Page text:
March 18 2013 12:00 AM

The Council promises to spend millage money — if it passes today at the polls — on police, fire and roads

Tuesday, May 3 — After several Lansing City Council members said at Monday night’s meeting they’ve heard concerns from residents that the city wouldn’t actually spend new millage revenue — if it passes today at the polls — on police, fire and roads, the Council unanimously adopted a resolution promising it would go for that purpose.

The non-binding resolution — sponsored by Councilwoman Kathie Dunbar — basically gives the Council’s word that the potential $8.5 million in new revenue will be spent as Mayor Virg Bernero outlined in his budget proposal: $3.75 million for police; $3.65 million for fire; and $1.1 million for roads.

The ballot language before Lansing voters today reads: “Shall the City restore its property taxing capacity to 20 mills for the next 5 years (from current year 2011 through 2015, inclusive), which is .8308 mills in excess of the current limit, and within which the City may raise the current levy of 15.44 mills by 4 mills to 19.44 mills for the purpose of funding essential services, including police, fire, and local road maintenance?” It has a five-year sunset clause, too.

At-Large Councilman Brian Jeffries, who was “very disappointed in terms of how we got this resolution presented five minutes ago,” said he heard residents take issue with the end of the ballot language.

“When I look at the language on the ballot, it talks about ‘for the purpose of funding essential services.’ What are essential services? This year we’re saying by this resolution, these (police, fire and roads) are the essential services,” he said. “Next year, essential services could be something else.”

Three amendments were made to the resolution before passage. At-Large Councilwoman Carol Wood asked to remove a clause that said budget reductions over the past few years have been “achieved without significantly impacting the level of services” because “furlough days have had an impact on our services,” she said.

Jeffries requested two paragraphs be added that said all general fund revenues collected from the millage — if it passes — will be “utilized to fund only police, fire and roads.” The second, after Jeffries had heard concerns from residents that the Council would use some “back-door” method to move the potential funds into other areas of the budget, said that the new revenue would “supplement” the Police, Fire and Public Service departments’ budgets and not “supplant” funds elsewhere.

The item was on the Council’s agenda since Friday, but the final resolution never came before the Council until 7:50 p.m. Monday — nearly an hour after the meeting started. Dunbar said the idea to draft the resolution came to her late last week and up until it was introduced to the Council, the city’s outside legal counsel scrutinized the language to make sure it wouldn’t require rewriting portions of the City Charter.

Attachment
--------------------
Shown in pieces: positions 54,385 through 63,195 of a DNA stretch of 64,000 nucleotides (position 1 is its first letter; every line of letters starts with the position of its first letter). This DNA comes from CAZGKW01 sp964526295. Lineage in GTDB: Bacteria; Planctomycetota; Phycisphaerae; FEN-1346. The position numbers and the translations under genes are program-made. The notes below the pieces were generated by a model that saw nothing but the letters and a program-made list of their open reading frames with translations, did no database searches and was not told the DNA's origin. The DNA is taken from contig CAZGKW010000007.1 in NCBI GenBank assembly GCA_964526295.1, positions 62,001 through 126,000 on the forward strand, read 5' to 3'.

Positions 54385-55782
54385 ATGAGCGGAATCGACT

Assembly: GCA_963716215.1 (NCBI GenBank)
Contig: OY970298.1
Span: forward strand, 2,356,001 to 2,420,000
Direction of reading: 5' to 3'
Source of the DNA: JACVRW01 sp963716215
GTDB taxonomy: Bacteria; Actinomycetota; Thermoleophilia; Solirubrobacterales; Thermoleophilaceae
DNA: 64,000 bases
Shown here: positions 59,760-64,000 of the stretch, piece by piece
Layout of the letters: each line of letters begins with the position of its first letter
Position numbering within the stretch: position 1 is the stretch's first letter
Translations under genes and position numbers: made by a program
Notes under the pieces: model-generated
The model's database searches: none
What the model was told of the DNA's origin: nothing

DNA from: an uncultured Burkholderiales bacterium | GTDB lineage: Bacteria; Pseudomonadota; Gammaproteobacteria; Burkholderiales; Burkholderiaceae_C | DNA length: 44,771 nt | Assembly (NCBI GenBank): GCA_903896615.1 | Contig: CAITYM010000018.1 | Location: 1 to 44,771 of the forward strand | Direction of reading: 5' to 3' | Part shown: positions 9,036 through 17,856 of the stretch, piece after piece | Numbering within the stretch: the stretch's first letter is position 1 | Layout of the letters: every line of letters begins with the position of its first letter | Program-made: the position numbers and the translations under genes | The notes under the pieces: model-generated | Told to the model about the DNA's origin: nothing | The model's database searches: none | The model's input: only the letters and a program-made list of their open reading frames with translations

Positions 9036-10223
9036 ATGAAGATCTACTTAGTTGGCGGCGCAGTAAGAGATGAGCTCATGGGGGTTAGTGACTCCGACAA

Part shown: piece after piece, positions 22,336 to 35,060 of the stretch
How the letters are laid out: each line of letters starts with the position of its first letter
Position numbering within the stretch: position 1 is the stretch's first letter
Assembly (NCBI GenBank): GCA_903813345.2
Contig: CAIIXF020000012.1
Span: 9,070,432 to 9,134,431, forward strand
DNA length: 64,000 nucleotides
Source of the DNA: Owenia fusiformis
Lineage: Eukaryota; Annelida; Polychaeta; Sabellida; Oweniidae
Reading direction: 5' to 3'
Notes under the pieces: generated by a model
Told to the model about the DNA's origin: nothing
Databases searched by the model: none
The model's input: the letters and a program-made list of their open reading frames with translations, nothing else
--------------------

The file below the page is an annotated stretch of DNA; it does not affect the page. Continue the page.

In other millage election news, City Clerk Chris Swope said Monday night that of the roughly 4,400 absentee ballots mailed out, about 4,000 have been returned. Swope said absentee voters have until 8 p.m. to return their completed ballots to this office.

The Council also unanimously approved a resolution to schedule a public hearing on the fiscal year 2012 budget for its May 16 meeting — the same night they are scheduled to adopt the budget.

After Council regular John Pollard criticized the Council for scheduling a public hearing the same night as the budget vote, Council President A’Lynne Robinson said, “We have been having a budget item under our special ceremonies (on the budget) for several weeks now. There are certainly a number of variables that are yet still outstanding,” she said, referring to the millage vote and state revenue sharing. “We attempted to push it out as far as we could.”

In other business, the Council unanimously approved a resolution to apply for a $50,000 grant from the Michigan Municipal League to help pay for the costs of studying the effects of regionalizing fire services. The money would be shared by the city, East Lansing and Delhi, Delta, Meridian and Lansing townships.

The Council also unanimously approved granting nonprofit status to Progress Michigan/Education, 115 W. Allegan St.